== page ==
- Having a right intention of loving God above all carries over into every other good thing we can pursue, like how to love our neighbor properly, how to be a good spouse and parent, and how to be a good worker and citizen. The right intention of love for God also rules out all evil goals and bad means to good ends.
- Just to look at one of St. John the Baptist’s examples, a soldier’s job is to defend his country under his commander’s authority. A soldier with a right intention does just that. It is even better if the right intention is the purity of heart of wanting to please God by your actions as a soldier. John the Baptist points out some wrong intentions soldiers are prone to, like using their power to bully people out of money or goods.
Practical Application—Growing in purity of heart
- It is easy to say I want to do God’s will above all else. However, underneath I may really prefer other things. Thus, we have to get to know ourselves. Depending on how old we are and how insightful we are it could be a process of discovery. For example, you might discover that regardless of what you say, you really want security, or acceptance, or admiration, or to stay out of trouble, or get sex, or to make money. If you are married, your spouse probably knows what really drives you. If you are a child, your parents can probably tell you, too. Do you dare to ask?
- We need a life of prayer to grow in purity of heart. In our prayer, we ask God for the purity of heart to prefer him to all things. In our prayer, we get to know God better so we will prefer him to all things. This takes time.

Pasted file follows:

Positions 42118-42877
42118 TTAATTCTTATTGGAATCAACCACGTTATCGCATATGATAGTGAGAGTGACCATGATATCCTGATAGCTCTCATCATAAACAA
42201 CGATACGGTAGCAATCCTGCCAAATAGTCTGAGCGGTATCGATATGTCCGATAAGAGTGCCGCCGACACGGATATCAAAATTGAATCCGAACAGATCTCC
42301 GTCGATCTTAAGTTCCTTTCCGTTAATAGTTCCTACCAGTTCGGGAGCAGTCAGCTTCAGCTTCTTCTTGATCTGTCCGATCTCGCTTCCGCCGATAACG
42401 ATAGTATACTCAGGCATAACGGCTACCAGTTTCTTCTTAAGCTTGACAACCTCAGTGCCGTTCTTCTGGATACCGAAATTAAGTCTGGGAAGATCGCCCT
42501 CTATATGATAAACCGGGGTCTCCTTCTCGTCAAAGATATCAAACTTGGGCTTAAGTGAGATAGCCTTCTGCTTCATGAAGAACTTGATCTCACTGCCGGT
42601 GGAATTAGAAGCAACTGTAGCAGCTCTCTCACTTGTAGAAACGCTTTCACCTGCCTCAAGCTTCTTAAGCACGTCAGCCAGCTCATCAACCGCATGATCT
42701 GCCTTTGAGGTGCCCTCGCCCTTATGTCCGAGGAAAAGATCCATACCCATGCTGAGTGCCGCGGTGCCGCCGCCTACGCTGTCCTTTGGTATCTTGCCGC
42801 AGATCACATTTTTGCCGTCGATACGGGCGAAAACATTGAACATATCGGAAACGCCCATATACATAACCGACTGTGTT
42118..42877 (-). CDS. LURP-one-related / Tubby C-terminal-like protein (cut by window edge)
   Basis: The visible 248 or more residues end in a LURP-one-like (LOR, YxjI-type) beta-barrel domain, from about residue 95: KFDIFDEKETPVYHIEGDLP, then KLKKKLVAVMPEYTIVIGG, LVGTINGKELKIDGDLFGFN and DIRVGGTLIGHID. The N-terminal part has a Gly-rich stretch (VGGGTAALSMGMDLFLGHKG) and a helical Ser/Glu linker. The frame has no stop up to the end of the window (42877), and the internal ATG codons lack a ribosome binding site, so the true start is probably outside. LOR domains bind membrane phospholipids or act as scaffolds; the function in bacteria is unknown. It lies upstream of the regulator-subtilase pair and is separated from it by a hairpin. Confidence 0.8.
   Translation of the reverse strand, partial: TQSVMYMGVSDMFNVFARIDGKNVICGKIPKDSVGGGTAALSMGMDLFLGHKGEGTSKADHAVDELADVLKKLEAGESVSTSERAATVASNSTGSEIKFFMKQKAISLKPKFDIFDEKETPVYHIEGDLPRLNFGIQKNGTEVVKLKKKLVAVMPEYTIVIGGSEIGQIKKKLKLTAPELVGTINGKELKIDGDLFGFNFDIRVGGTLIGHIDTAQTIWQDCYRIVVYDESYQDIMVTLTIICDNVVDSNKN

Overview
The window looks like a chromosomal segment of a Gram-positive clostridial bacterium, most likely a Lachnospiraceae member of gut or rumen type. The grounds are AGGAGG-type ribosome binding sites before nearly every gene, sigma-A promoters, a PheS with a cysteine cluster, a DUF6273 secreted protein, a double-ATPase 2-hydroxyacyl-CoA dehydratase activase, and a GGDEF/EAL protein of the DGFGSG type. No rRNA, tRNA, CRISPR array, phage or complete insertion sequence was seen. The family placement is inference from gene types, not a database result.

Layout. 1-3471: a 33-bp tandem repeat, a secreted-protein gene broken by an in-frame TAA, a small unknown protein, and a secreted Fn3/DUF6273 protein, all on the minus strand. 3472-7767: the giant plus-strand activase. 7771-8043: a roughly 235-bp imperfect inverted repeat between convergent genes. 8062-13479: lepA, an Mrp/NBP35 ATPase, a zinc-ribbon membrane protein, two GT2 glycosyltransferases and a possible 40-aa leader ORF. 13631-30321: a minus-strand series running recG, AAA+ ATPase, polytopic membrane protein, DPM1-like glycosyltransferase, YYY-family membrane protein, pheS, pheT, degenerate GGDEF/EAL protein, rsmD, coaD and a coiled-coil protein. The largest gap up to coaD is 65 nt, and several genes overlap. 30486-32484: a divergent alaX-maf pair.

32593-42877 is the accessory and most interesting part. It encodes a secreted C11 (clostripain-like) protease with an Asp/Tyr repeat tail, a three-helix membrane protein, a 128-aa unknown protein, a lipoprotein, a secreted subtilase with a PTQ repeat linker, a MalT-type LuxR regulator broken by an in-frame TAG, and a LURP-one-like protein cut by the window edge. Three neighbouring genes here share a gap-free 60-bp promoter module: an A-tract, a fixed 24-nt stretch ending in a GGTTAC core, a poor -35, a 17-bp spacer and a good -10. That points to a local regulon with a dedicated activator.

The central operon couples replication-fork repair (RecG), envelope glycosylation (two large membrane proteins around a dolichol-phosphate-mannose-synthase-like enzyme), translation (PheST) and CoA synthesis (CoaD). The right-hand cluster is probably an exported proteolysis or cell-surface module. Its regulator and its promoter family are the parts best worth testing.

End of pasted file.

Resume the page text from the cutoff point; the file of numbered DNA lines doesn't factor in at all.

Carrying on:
- Conversion of heart is the long process of growing to want what God wants. Our heart rebels all the time. Often, our attitude is I want God to give me what I want rather than I want to give God what he wants. What we don’t understand is What I really want deep down is actually what God wants to give me: himself.
- If purity of heart means wanting only one thing and that one thing is God, then I have to keep reorienting my will. I have to think of myself like the soldier or tax collector who questioned John the Baptist. If I am a wife and mother, what should I do? If I am a child, what should I do? If I am a plumber, what should I do? John would answer, do the right thing. Here are some examples of living purity of heart.
- If I am a student and I have Math homework, I do it carefully and completely.
- If it is my job to vacuum the carpet, I do it properly, moving the furniture I am supposed to. When I’m done I clean out the canister and wind up the cord and put the machine away.
- If I am married and my spouse is talking to me, I listen carefully.
- If I am an employer and one of my employees needs to be corrected, I summon the courage and tact to do this clearly and kindly because that is my responsibility.
- I do all these things they way they should be done as my way of showing love for God.